- 41-Across: One thing about a TACKLE BOX, [It may be full of flies]. Say hello to my favorite clue from this puzzle! Oh, and there’s “tackle football,” the kind the big boys and the big girls play.
I like how the forms of football get progressively more aggressive as we work our way from top to bottom. That’s a TOUCH OF CLASS right there.
So while we’re on the subject of playoff football…. On Saturday night by wife and I had dinner at a sports bar and enjoyed the Baltimore-Denver game. Toward the end of that game, we saw some Packers fans trickling into the bar so they could watch the next game. This included a family of four all decked out in jerseys from their favorite players. We firmly believe that the son was about 17 and the daughter was maybe 14, yet they sat at the bar with their parents and the other patrons. Is this legal where you live? I’m sure the kids had nothing more powerful than a root beer, and I’m not casting any judgment. I just thought minors couldn’t even be in a bar, or at least they had to be in a restaurant section of a bar. But these kids were sitting at the bar. I’ve never seen such a thing, but then again I’m used to living in the Pacific Northwest where things are a little sheltered.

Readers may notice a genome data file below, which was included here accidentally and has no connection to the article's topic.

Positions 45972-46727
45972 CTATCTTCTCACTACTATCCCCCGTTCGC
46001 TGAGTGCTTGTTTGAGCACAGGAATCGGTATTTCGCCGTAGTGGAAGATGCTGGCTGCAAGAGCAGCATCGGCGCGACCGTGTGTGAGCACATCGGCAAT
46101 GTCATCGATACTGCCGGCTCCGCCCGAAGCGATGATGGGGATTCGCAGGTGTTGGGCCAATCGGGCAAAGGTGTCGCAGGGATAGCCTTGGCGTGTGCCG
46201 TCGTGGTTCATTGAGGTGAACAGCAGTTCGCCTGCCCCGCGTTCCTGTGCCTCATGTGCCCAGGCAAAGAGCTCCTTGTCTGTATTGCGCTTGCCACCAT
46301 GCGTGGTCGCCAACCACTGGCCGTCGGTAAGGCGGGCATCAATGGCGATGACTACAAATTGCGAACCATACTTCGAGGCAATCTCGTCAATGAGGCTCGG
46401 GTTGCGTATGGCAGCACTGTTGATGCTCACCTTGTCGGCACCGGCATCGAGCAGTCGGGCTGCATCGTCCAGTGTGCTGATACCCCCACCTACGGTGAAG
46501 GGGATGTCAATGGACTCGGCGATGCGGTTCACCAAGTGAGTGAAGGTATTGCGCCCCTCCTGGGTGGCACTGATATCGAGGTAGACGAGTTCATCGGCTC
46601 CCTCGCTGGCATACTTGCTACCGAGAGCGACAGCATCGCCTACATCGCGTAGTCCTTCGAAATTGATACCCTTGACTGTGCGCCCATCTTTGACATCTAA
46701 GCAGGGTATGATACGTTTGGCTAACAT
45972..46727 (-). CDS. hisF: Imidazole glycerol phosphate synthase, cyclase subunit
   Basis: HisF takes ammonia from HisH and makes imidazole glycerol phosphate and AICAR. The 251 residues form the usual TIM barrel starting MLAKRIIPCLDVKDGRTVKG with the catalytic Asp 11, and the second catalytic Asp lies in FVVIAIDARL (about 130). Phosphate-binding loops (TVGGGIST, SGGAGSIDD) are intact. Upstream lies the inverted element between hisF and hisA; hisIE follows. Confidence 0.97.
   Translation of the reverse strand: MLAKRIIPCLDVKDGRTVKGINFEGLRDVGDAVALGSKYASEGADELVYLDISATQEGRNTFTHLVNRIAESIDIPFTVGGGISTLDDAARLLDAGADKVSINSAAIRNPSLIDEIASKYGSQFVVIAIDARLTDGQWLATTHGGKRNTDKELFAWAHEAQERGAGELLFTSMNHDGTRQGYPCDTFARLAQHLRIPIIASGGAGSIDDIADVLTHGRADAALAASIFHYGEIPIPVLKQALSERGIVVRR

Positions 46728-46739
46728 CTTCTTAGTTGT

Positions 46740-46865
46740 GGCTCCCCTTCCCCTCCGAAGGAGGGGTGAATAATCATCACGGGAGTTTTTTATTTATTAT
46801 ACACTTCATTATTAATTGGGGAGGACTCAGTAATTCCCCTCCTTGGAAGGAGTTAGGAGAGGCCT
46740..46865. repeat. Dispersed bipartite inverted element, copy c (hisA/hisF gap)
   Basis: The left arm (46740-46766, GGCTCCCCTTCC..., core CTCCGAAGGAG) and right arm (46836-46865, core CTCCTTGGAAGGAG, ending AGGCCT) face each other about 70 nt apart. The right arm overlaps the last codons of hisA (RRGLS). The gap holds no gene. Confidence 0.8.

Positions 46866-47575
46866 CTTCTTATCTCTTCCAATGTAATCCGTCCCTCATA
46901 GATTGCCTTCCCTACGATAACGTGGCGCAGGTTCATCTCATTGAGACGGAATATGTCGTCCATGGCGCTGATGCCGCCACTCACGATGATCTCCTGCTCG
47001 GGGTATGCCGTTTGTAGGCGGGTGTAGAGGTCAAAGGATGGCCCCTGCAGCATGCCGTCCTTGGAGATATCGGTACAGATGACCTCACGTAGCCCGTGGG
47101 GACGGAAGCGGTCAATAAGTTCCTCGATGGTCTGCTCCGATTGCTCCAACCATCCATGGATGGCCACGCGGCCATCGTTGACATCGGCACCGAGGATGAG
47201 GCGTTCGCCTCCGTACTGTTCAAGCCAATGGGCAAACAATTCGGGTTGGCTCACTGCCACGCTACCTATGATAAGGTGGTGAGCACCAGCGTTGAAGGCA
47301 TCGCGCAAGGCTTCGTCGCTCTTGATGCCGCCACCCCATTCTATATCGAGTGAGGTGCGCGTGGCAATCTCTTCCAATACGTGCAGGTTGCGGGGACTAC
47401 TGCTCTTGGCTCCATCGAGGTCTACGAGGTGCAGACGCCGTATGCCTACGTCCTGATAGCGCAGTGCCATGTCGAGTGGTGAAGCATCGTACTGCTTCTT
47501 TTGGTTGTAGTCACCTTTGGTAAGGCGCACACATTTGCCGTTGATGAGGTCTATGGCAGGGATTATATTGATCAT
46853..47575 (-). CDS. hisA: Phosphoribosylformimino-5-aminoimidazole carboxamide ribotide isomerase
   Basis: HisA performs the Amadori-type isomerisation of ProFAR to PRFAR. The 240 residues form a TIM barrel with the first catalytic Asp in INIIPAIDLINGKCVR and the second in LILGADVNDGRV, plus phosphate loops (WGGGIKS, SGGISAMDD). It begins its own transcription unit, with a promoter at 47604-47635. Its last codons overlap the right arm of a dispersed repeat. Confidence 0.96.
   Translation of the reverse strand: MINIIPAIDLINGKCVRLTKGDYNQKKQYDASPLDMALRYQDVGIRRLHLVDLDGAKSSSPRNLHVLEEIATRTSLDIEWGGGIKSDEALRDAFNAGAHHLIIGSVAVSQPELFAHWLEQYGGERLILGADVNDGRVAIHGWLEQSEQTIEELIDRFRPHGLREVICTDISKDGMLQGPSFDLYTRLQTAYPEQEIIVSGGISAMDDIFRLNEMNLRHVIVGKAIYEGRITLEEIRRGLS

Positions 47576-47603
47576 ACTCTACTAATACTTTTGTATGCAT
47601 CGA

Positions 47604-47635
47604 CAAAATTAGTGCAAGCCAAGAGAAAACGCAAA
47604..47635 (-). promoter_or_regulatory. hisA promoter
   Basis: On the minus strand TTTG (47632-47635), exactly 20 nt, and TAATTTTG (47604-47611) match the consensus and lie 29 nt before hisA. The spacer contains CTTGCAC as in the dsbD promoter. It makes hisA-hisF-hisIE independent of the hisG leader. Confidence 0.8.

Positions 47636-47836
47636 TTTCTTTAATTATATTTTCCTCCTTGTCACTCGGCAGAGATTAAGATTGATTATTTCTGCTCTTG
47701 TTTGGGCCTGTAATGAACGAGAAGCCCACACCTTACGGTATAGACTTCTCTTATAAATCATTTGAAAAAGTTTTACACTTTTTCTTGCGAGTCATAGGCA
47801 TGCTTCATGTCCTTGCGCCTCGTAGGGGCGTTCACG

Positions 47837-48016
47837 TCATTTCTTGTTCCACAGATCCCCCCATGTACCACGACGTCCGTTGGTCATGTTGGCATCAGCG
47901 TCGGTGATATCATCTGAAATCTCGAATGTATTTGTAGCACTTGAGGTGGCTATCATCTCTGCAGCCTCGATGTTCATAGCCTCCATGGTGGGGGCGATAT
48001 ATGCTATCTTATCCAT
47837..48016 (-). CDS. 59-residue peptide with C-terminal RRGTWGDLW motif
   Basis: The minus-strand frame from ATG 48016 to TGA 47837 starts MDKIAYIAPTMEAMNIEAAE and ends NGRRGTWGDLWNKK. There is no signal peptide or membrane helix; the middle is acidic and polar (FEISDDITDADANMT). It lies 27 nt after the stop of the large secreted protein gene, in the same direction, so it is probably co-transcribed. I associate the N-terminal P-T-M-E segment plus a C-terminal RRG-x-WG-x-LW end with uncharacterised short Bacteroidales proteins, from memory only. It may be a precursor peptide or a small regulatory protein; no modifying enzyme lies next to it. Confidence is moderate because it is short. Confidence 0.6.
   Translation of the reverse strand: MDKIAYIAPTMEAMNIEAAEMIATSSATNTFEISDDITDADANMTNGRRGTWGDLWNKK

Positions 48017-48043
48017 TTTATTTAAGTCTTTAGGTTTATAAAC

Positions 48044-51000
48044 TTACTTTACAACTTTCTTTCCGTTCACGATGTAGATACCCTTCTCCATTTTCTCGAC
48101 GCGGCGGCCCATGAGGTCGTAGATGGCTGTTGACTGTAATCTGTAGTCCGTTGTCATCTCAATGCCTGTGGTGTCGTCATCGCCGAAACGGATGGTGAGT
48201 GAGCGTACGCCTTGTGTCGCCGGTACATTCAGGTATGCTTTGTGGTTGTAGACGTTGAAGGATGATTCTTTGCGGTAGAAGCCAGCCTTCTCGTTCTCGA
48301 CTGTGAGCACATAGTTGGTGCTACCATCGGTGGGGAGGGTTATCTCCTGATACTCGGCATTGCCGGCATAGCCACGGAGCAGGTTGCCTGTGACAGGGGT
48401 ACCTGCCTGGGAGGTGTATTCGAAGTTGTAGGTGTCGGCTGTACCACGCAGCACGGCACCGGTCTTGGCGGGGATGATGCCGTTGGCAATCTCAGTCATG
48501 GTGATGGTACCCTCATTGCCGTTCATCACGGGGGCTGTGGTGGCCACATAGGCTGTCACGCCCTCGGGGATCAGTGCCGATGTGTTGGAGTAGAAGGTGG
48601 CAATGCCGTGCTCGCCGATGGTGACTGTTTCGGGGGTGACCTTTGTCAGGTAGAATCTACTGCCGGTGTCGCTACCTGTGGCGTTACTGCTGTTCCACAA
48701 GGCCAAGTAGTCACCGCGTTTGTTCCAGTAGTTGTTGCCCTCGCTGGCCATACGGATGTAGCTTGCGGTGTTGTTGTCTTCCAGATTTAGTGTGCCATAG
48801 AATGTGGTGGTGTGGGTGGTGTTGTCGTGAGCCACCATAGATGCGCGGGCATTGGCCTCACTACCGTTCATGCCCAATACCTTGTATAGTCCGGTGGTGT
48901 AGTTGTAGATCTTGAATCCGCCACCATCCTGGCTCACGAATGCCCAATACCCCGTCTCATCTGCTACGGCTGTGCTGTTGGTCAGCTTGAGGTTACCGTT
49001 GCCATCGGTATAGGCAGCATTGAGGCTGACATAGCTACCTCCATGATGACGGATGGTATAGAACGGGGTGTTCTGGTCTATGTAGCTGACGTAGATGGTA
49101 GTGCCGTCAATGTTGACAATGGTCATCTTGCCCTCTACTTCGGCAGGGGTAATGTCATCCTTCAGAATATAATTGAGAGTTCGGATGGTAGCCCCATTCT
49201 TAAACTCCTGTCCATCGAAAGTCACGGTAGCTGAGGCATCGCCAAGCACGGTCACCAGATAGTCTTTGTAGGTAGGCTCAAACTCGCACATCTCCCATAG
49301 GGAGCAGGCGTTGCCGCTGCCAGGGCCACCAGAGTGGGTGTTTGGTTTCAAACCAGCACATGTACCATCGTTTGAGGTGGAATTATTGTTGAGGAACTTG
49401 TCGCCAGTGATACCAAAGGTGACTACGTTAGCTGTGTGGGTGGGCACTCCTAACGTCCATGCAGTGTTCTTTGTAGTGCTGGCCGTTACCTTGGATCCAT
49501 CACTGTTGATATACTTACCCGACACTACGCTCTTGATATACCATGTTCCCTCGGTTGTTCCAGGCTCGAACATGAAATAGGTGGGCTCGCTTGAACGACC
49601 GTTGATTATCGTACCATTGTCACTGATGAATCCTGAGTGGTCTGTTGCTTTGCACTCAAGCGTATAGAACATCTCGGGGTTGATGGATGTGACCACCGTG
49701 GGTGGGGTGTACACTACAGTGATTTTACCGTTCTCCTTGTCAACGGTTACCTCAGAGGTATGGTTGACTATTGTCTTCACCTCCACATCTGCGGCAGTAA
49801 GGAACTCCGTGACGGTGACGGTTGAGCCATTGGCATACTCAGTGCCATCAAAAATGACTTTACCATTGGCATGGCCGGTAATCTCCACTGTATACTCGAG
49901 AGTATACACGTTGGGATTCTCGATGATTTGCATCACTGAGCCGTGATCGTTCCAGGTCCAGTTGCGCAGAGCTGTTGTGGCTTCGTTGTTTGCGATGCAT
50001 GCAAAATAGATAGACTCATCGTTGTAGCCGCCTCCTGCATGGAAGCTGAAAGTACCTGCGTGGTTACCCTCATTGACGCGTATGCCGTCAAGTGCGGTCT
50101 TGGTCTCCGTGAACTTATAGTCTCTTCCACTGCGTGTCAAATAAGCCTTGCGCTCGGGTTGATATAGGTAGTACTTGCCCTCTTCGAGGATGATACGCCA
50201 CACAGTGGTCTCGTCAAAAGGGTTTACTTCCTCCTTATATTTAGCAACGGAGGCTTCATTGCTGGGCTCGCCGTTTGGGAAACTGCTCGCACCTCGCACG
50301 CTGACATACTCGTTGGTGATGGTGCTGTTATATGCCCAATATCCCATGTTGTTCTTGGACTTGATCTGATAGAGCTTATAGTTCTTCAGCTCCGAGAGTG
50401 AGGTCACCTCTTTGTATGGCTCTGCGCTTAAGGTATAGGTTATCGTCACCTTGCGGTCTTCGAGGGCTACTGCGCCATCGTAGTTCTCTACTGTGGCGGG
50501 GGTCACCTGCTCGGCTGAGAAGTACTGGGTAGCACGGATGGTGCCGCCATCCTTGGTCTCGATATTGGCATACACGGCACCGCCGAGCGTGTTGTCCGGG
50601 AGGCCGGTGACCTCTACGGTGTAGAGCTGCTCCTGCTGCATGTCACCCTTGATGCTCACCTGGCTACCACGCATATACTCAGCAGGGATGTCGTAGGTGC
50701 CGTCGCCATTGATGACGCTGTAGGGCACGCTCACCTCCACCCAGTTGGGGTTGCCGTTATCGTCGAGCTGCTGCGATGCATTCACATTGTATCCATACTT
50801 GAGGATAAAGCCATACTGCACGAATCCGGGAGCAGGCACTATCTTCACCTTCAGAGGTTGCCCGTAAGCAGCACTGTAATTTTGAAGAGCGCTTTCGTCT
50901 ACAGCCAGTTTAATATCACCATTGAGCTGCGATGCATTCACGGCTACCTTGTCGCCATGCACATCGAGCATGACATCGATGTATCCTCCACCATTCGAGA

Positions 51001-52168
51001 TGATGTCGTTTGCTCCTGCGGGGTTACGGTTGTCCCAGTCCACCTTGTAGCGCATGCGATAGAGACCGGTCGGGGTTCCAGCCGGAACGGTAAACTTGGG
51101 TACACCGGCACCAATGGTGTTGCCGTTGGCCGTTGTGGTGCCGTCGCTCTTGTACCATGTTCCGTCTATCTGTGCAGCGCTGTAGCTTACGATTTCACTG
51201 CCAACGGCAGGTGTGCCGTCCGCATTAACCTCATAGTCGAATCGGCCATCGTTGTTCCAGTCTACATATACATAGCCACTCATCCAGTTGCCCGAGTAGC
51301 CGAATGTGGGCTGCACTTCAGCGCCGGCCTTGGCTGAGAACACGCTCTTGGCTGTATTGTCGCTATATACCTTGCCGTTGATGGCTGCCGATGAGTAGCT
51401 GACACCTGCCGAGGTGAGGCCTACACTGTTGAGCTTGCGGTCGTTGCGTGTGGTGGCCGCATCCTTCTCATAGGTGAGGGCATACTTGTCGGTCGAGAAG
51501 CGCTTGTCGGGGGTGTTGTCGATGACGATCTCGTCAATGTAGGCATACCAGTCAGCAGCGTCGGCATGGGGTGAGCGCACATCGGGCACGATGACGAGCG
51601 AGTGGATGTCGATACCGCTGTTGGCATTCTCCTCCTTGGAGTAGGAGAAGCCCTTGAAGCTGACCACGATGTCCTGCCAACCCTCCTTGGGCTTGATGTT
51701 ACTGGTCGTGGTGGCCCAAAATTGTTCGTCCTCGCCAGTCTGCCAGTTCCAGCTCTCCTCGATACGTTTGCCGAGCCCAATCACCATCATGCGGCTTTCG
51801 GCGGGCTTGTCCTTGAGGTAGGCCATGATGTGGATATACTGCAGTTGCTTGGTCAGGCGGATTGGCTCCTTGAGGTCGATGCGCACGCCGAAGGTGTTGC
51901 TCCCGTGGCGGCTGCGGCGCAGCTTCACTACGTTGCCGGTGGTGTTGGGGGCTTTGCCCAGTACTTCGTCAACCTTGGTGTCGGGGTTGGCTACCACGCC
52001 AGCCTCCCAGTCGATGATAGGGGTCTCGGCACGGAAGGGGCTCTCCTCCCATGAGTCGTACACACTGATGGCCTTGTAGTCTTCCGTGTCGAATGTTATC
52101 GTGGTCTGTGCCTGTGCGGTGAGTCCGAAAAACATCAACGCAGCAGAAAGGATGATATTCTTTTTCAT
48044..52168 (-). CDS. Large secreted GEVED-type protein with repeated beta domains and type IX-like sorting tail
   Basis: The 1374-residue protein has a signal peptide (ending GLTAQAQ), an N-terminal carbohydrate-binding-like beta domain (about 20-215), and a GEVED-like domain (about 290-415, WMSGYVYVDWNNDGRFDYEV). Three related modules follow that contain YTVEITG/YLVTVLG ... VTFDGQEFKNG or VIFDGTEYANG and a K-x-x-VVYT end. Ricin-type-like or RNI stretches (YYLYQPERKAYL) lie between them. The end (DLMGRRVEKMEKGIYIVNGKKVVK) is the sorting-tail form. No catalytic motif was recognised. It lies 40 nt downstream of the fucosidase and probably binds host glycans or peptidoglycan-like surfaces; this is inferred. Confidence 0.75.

Back to the puzzle. We have a pangram here, but the fill feels easy, not forced. The only entries that smack of “we’re here just to facilitate something else” are WISC and ITE. Still, there’s not much here that jumps out as especially fresh or lively.
Favorite entry = STRATEGY, the [Risk player’s asset]. Favorite clue = See above. But if you want another, how about [Groupon member, e.g.] for SAVER. Here’s a case where a clue can dress up an otherwise so-so entry.